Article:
Riot-hit Muslims of Atali village have refused to accept the compensation amount of Rs 27,46,000 offered to them by the district administration, as they alleged that it is far less than what was promised to them initially. They also alleged that essential services such as transport and goods were being “denied” to the community.
Kapil Patwadi from the Ballabhgarh Revenue department said, “The process of giving compensation to those in Atali has begun. A total amount of Rs 27,46,000 is being given out to 28 families who were affected by the riots. The money has been divided based on an assessment of the damage done.”
While the Revenue department maintained that the compensation had been accepted by the Muslim community, riot victims said this was not the case. “The damage done to our homes and belongings is one thing. But we were also in a situation where we couldn’t return to our homes for almost two weeks. Farming has suffered and those with businesses have had to start from scratch. Before returning home, we were promised a total of Rs 1 crore to be divided among those affected,” Nizam Ali, a resident, said.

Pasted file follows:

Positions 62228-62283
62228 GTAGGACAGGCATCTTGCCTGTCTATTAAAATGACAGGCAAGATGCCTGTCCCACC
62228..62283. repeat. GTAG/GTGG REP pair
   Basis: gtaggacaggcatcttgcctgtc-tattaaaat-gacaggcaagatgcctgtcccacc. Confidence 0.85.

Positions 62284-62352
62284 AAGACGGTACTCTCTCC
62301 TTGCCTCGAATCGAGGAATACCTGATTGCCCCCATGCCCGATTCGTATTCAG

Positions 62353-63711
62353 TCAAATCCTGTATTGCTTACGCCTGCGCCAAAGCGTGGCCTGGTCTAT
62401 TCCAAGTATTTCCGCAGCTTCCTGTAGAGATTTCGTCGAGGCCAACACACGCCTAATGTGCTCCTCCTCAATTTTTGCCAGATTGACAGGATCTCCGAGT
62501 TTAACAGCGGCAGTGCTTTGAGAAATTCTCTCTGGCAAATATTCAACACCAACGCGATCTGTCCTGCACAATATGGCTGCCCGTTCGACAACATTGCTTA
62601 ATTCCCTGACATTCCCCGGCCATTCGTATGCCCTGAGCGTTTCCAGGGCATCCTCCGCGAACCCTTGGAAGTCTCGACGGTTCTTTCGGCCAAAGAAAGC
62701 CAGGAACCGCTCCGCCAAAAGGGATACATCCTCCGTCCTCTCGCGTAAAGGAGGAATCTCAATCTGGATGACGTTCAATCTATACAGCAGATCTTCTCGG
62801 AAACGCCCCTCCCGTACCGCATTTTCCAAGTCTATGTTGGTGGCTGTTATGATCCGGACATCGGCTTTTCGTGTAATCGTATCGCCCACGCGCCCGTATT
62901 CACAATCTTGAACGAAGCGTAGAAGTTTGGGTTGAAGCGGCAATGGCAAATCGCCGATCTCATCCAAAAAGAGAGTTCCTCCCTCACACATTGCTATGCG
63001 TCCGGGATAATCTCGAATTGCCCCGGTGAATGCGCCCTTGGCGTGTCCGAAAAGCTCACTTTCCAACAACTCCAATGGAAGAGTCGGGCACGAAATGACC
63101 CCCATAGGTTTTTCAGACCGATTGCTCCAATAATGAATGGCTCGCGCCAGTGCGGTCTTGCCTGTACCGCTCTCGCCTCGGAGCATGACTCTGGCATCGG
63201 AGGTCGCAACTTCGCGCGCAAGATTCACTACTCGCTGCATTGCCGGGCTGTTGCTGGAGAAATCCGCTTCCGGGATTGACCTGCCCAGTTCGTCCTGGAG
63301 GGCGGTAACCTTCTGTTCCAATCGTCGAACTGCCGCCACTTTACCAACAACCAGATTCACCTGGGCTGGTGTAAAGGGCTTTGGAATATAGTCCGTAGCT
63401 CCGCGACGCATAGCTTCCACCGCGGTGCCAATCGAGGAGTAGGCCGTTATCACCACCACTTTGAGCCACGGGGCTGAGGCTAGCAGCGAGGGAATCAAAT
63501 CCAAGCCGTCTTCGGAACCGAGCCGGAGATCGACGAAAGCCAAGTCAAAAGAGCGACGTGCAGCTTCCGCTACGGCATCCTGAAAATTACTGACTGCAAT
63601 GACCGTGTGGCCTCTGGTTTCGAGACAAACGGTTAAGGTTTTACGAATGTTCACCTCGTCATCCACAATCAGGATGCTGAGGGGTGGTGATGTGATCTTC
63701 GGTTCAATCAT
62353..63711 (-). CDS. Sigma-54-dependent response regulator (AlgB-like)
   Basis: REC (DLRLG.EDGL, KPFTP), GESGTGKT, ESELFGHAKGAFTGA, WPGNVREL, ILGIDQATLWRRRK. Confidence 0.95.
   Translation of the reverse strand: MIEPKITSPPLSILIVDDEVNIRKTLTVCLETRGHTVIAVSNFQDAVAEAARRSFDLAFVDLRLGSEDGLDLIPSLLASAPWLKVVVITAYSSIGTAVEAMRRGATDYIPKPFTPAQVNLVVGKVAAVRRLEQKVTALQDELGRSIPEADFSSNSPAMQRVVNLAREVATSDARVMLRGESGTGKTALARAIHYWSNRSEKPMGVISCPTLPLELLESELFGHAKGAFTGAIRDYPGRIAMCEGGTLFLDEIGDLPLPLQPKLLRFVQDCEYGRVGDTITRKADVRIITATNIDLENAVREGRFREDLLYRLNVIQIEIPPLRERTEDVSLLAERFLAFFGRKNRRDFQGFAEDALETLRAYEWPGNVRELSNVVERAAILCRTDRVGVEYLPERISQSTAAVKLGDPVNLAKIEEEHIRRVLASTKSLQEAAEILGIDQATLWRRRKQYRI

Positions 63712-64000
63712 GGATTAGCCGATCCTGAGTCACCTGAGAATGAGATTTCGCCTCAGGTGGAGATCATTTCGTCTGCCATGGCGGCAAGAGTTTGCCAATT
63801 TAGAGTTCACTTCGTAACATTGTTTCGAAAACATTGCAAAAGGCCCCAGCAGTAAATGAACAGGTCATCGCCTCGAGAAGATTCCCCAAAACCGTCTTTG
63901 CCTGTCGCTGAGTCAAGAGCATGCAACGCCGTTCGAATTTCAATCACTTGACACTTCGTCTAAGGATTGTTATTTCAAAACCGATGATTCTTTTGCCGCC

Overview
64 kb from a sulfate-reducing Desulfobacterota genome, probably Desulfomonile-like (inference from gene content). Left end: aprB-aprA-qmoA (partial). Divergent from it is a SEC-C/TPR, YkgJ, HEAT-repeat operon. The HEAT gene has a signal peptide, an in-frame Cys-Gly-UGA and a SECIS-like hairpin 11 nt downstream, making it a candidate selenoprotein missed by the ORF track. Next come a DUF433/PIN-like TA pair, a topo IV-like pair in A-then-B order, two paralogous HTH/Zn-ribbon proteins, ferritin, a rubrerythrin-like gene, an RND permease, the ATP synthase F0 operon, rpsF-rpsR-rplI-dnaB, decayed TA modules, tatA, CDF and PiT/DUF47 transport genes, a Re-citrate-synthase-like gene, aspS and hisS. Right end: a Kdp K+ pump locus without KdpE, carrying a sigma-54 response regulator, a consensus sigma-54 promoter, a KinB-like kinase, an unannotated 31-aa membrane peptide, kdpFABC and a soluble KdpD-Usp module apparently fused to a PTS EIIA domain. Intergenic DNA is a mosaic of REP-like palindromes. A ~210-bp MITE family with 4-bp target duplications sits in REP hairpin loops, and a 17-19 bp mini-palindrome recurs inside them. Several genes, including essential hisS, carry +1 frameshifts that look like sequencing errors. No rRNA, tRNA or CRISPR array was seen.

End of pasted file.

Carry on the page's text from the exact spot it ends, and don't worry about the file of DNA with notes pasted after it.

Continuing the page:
National Minority Commission member Farida Abdullah Khan, who had visited the Ballabhgarh police station and the village after the rioting, also said that the compensation offered was “inadequate”.
“Earlier, the administration talked about giving compensation that amounted to a crore. This is very inadequate. If you go to the village and see the damage that has been done, this will become apparent. Moreover, the lives of the community has been completely displaced,” she said.
Villagers added that the continuing denial of essential services to Muslims was further leading to financial losses.
“Auto-rickshaws driven by Hindus do not stop for us. They (Hindus) are refusing to sell us the small things we need. So a lot of people have begun leaving the village, while the old have simply stopped going into the city for work. A few families, who are wealthier than the rest are supporting the entire community right now,” Mohammad Ehsan, a villager, said.
Members of the Jat community, however, denied that there was any “official” decision to boycott services to Muslims.
“There are some people who do not wish to interact with the Muslim community since they are insisting on building the mosque. But there has been no official decision. It is a personal matter,” Sudhir Sharma, a villager, said.
Violence broke out in Atali village on May 25 after 2,000 heavily-armed men selectively targeted Muslim homes located near an under-construction mosque — which served as the flashpoint for the violence.
While the Jat community had maintained that the mosque is being built on land that belonged to the gram panchayat, the Muslims had said that it was Waqf Land.
Earlier, a Faridabad court had also ruled in favour of the Muslim community.